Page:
An article published in the open-access journal PLoS One describes a new technique that uses cell phones for medical imaging purposes. According to the authors, the new technology, developed by engineers at the University of California, Berkeley, could improve the accessibility of medical imaging to billions of people around the world.

The World Health Organization has reported that about 75% of the world's population is without access to ultrasounds, X-rays, magnetic resonance images, and other medical imaging technology that can detect tumors, diagnose tuberculosis infections, and monitor pregnant women. Researcher Boris Rubinsky (UC Berkeley professor of bioengineering and mechanical engineering and leader of the development team) said that, "Medical imaging is something we take for granted in industrialized countries. Imaging is considered one of the most important achievements in modern medicine. Diagnosis and treatment of an estimated 20 percent of diseases would benefit from medical imaging, yet this advancement has been out of reach for millions of people in the world because the equipment is too costly to maintain. Our system would make imaging technology inexpensive and accessible for these underserved populations."

According to Rubinsky, we have not found a feasible, long-term solution in donating medical imaging devices to poor regions. "More than half of the medical equipment in developing countries is left unused or broken because it is too complicated or expensive to operate and repair," he notes. "We set out to develop something that locals could sustain on their own, as well as something that is relevant to local economies and technologies."

There are three main components in medical imaging devices: data acquisition hardware (connected to the patient), image processing software, and a display device. If these three component pieces have to be combined into a solitary unit, the cost of the machine is substantially increased. This led Rubinsky and his team to physically separate these components, keeping the processing software required to convert the raw data into an image at an off-site and central location that has the resources to operate and maintain it. The central location could act as a hub that serves several remote sites where simpler machines can gather data from the patients.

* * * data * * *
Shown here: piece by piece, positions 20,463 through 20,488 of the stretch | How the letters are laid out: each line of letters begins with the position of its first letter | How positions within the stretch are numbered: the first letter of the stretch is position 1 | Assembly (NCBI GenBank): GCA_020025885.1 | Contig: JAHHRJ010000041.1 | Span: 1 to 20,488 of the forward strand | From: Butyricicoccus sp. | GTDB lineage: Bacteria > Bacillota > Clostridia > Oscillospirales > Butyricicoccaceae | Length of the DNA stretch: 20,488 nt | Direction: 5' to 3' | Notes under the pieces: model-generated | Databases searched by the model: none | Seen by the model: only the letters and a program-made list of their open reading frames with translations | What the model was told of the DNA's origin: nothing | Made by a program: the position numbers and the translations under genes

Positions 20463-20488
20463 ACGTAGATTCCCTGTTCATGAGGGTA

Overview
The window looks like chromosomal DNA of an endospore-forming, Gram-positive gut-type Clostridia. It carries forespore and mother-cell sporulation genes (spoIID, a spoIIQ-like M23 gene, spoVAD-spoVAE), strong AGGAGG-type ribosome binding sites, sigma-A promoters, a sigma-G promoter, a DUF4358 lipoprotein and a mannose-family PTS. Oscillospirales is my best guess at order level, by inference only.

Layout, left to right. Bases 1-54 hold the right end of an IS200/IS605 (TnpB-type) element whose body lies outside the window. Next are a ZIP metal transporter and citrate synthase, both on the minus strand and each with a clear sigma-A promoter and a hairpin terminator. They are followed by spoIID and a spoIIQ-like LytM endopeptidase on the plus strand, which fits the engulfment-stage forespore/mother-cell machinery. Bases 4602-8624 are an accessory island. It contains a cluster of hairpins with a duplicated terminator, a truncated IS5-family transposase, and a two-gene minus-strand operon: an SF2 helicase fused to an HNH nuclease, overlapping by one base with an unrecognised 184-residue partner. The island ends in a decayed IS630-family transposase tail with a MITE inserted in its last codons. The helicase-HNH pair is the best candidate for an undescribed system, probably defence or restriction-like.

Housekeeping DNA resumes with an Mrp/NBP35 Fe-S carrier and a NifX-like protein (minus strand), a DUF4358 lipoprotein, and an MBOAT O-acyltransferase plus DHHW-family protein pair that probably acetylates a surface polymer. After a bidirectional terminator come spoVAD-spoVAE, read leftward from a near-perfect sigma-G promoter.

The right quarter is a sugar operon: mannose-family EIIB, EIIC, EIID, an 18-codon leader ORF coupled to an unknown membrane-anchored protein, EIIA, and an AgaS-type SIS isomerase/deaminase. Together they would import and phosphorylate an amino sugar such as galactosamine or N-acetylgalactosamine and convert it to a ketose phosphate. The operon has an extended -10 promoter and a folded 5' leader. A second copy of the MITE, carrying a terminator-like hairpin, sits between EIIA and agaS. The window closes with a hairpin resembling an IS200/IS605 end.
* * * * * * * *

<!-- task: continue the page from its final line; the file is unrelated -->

Cell phones, after collecting data from a data acquisition device, can be used to upload raw data to the hub that will be converted into an image. The cell phone would then act as a display after the server sends the image back to it. "This design significantly lowers the cost of medical imaging because the apparatus at the patient site is greatly simplified, and there is no need for personnel highly trained in imaging processing," said Antoni Ivorra, a post-doctoral researcher and co-author of the study. He added that, "The data acquisition device can be made with off-the-shelf parts that somebody with basic technical training can operate. As for cell phones, you could be out in the middle of a remote village and still have cell phone access. They're so prevalent because so little infrastructure is required to maintain wireless networks."

To demonstrate the use of cell phones as remote medical imaging devices, the researchers provided an example with electrical impedance tomography (EIT) - a medical imaging technique based on the idea that electrical signals are transmitted differently in diseased tissue than in healthy tissue. Medical imaging centers around producing a map based on the physical properties of tissue such as tumors, muscle and fat. In EIT, the difference in resistance to electrical currents is converted into an image or map of the particular test tissue.

The researchers created a simple data acquisition device that was built from commercially available parts and contained 32 stainless steel electrodes. Half of the electrodes were electrical current input sensors and the other half measured the voltage. For the demonstration, the device was connected to a gel-filled container, similar to breast tissue containing a tumor. The device transmitted 225 voltage measurements to a cell phone via a USB cable, and then the data were sent via dial-up to a central computer that could process the raw data. After an image was constructed, it was sent back to the cell phone for analysis.

Rubinsky noted that, "This could open up whole new avenues of health care for the developing world. Health professionals in rural clinics could affordably get the tools they need to properly diagnose and treat their patients."

Concerns such as dropped calls and screen sizes have been considered, and co-author Yair Granot responds that, "there is no medical application that would not allow us to redial a line. Transmitting voice signals is actually more challenging than sending this imaging data, so it shouldn't be a serious problem." Rubinsky adds that, "People are able to watch full movies on their iPods."

"In my opinion, this concept would be valuable for developed nations as well," concludes Rubinsky. "One of the main problems of medical care is the increased cost of health care. It may be worthwhile to consider this as a way of reducing the cost of medical imaging."

A New Concept for Medical Imaging Centered on Cellular Phone Technology
Granot Y, Ivorra A, Rubinsky B
PLoS ONE (2008). 3(4): e2075.
doi:10.1371/ journal.pone.0002075
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Written by: Peter M Crosta